Kansas University's success in boosting research funding bodes well for the future.
Congratulations to Kansas University for recording a 13 percent increase in research funding in the last fiscal year.
During fiscal year 2000, which ended June 30, the university brought in $190 million in research money. That includes government grants and money from industry and other sources of research and training money. Notable among the grants and gifts was a $4 million private donation from Forrest and Sally Hoglund for a brain research center.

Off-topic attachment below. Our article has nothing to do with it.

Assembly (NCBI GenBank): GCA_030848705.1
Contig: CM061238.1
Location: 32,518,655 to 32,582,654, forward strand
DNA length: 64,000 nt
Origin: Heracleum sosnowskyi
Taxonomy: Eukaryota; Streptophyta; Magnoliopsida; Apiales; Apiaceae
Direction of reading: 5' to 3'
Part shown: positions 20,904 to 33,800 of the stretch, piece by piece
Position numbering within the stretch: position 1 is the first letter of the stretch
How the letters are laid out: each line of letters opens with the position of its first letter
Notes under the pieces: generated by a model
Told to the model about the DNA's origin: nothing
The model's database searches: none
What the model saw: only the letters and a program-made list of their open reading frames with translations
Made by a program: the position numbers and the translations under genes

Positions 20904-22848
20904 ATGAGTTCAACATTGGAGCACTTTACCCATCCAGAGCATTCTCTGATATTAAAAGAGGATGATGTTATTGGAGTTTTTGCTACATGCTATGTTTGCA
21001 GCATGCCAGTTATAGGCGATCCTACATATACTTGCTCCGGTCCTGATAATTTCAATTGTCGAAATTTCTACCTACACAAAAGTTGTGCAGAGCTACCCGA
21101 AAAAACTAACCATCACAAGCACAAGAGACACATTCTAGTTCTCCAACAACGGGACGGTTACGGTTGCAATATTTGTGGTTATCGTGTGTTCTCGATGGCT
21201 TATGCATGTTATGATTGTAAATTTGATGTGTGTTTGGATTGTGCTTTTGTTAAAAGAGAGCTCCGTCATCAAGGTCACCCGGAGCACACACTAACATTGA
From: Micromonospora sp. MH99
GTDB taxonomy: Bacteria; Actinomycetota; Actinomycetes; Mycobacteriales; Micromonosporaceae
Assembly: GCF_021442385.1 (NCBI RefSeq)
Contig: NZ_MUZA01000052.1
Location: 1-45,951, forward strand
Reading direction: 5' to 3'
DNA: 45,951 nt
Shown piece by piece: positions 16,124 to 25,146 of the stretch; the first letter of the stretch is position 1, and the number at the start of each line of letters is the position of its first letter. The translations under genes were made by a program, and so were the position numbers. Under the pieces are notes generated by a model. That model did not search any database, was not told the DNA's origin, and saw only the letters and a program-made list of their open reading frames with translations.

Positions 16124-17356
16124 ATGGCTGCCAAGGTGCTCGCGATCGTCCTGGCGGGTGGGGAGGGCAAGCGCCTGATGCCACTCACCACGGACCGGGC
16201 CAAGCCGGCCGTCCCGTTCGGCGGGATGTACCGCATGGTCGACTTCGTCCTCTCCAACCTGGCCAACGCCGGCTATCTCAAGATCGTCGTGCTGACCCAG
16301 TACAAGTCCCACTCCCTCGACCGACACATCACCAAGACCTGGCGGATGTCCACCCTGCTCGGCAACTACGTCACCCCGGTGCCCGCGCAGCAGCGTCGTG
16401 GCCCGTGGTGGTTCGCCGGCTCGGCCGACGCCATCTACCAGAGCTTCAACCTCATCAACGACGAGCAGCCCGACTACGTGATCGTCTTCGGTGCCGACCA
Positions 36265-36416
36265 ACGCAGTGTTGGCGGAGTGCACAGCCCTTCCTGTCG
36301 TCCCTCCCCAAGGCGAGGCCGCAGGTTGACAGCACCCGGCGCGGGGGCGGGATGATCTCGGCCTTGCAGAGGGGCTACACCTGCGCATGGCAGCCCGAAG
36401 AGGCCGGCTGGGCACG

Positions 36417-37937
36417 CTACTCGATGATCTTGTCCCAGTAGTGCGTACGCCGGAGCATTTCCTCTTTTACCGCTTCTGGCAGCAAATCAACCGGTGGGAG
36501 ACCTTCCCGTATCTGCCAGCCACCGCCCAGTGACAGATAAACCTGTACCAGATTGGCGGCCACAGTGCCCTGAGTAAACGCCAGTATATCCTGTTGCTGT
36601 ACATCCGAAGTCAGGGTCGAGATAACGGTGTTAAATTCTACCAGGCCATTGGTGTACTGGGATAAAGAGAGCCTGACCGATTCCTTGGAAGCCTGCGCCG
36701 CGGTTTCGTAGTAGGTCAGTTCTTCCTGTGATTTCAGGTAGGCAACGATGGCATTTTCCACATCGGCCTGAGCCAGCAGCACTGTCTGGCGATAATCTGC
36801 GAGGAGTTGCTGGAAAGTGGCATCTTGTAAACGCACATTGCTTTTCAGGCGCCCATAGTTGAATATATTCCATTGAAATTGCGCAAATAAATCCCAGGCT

The center is just one area of valuable research being conducted by KU faculty members. The private and public funding those projects attract enrich the university in many ways. Challenging research projects help attract and pay salaries for top faculty members and graduate students. The results of the projects also build the reputation of the university and its faculty.
As Chancellor Robert Hemenway noted, the increased research funding total will bring KU closer to its goal of becoming one of the nation's top 25 research universities. University officials say they hope to double research funding at KU in the next five to seven years.
In the highly competitive world of research funding, KU's efforts appear to be paying off. Hopefully it will be the beginning of a trend that will help build KU's mission and stature.